Author : Ian Condry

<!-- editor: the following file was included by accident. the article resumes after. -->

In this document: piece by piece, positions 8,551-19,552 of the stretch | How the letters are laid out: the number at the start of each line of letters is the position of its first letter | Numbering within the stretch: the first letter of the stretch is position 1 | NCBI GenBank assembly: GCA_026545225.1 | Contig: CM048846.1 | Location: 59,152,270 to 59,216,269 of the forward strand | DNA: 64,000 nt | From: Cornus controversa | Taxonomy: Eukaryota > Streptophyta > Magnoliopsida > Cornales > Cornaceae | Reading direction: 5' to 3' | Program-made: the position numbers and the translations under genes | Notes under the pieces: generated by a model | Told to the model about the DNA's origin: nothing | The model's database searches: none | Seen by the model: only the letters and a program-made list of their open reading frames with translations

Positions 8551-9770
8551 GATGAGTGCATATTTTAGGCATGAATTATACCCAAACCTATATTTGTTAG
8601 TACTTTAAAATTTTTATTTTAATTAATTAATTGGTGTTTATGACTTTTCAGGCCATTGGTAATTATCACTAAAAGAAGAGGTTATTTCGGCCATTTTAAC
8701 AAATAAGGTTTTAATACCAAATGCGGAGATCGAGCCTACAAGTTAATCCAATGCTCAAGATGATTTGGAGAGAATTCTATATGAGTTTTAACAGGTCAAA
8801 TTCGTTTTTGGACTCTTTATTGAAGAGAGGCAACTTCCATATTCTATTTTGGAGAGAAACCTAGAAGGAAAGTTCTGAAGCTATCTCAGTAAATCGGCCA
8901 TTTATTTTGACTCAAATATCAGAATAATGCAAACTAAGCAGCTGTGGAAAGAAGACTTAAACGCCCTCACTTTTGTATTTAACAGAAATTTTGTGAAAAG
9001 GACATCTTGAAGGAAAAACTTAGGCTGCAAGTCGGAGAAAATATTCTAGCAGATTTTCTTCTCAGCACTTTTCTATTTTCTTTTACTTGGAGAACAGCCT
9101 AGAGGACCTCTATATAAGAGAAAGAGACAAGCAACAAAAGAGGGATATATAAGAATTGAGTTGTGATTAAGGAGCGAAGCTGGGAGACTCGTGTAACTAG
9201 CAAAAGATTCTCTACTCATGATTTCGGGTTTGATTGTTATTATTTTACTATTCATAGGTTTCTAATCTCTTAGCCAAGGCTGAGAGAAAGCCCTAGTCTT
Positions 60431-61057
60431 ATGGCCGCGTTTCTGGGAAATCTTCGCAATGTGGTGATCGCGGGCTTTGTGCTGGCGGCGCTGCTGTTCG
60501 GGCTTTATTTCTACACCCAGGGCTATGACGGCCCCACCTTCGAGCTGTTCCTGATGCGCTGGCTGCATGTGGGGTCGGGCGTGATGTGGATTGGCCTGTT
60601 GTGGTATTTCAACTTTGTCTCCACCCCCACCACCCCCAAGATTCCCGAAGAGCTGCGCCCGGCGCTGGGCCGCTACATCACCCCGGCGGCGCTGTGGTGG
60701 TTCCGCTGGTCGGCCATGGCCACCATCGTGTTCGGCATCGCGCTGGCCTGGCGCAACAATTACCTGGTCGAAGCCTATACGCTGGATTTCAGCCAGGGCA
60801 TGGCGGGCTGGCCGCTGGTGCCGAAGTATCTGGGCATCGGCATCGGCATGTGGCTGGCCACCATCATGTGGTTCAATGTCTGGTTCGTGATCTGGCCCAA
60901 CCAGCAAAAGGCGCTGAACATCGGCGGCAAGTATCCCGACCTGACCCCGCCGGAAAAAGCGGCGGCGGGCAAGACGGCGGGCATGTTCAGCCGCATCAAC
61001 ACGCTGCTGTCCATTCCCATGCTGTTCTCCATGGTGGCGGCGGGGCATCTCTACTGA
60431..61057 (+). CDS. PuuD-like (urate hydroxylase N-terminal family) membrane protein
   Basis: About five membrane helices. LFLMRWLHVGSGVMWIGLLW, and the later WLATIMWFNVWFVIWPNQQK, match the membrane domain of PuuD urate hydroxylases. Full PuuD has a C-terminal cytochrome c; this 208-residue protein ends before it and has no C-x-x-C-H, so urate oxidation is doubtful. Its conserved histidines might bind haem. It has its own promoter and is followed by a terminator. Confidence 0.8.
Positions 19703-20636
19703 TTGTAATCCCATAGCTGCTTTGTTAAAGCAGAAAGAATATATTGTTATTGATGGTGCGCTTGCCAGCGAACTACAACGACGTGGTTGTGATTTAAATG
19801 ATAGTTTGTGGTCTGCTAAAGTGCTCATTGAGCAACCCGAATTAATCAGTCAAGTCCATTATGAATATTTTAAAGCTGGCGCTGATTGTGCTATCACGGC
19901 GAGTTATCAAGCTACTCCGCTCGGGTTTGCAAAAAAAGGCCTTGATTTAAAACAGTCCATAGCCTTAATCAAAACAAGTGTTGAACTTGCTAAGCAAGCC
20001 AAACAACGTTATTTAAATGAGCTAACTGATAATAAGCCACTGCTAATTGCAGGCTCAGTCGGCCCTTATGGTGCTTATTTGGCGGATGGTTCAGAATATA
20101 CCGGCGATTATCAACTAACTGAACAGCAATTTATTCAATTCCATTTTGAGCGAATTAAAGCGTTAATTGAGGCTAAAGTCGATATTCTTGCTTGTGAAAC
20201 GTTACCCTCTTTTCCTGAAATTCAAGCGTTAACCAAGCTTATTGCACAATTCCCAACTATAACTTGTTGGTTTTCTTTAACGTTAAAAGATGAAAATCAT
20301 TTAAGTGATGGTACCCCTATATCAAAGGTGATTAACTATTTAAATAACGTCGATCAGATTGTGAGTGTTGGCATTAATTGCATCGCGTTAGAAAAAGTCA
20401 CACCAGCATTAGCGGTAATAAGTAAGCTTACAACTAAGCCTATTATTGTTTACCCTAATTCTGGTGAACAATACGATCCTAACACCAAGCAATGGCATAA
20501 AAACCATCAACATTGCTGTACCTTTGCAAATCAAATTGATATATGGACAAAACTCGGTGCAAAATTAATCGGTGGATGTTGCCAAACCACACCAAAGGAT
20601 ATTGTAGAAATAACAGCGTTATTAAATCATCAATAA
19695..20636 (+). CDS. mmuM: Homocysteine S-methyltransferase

"""Description:Review ""From New York to Rio, from Nairobi to Tokyo, hip-hop, more than any other musical genre or youth culture, has permeated nations, cultures, and languages worldwide. Essential to the contributions by anthropologists and hip-hop scholars on the globalization of hip-hop is Ian Condry's Hip-hop Japan: rap and the paths of cultural globalization. In this depiction of how Japanese youth nationalize the American hip-hop import, Condry questions disciplinary dichotomies such as global/local within a unique contemporary ethnographic approach that seeks to place 'performance' as a key factor in the construction of culture... Condry's presentation of genba globalization is the strong point of his ethnography and offers an enlightening analysis of the anthropology of performance."" - Melisa Riviere, Journal of the Royal Anthropological Institute, 2012 ""I found Hip-Hop Japan fascinating. Ian Condry writes with both authority and intimacy. Taking on the movement of musicians, CDs, soundtracks, graffiti, breakdancing, fashion, racialized culture, style, musical genre, lyrics, and history from the United States to Japan, he offers a groundbreaking transcultural study of popular culture explored through an ethnography of the local.""--Anne Allison, author of Millennial Monsters: Japanese Toys and the Global Imagination ""Ian Condry's book moves masterfully between ground-level observation of the Japanese hip-hop scene and sharp insight into the global flows of cultural influence. His analysis of the urban spaces in which Japanese hip-hop culture unfolds is fascinating and smart. So, too, is the book's careful mapping of hip-hop's place within the complex history of Japanese popular music since World War II. Condry is one of the handful of writers breathing new life into popular music ethnography with lively, evocative writing and a firm grasp of contemporary cultural theory.""--Will Straw, author of Cyanide and Sin: Visualizing Crime in 50's America "" ... Ian Condry's years of contact with the main players in Japanese hiphop allow him to create a keenly observed oral history of rap in Japan from its very earliest days, and the story is longer and more complex than might be expected... Hip Hop Japan is initially academic in focus, but Condry has done his research in clubs and the studios, and as a result it's of considerably wider interest.""--The Wire, December 2006 ""What comes over most clearly is Condry's clear enthusiasm for his subject and dedication to his cause. He foregrounds his study with a detailed history of post-war Japanese pop from jazz via Beatles copycat bands through to the birth of hip-hop in the early 1980s... The result is comprehensive and highly readable.""--Times Higher Education Supplement -Amazon.ca"""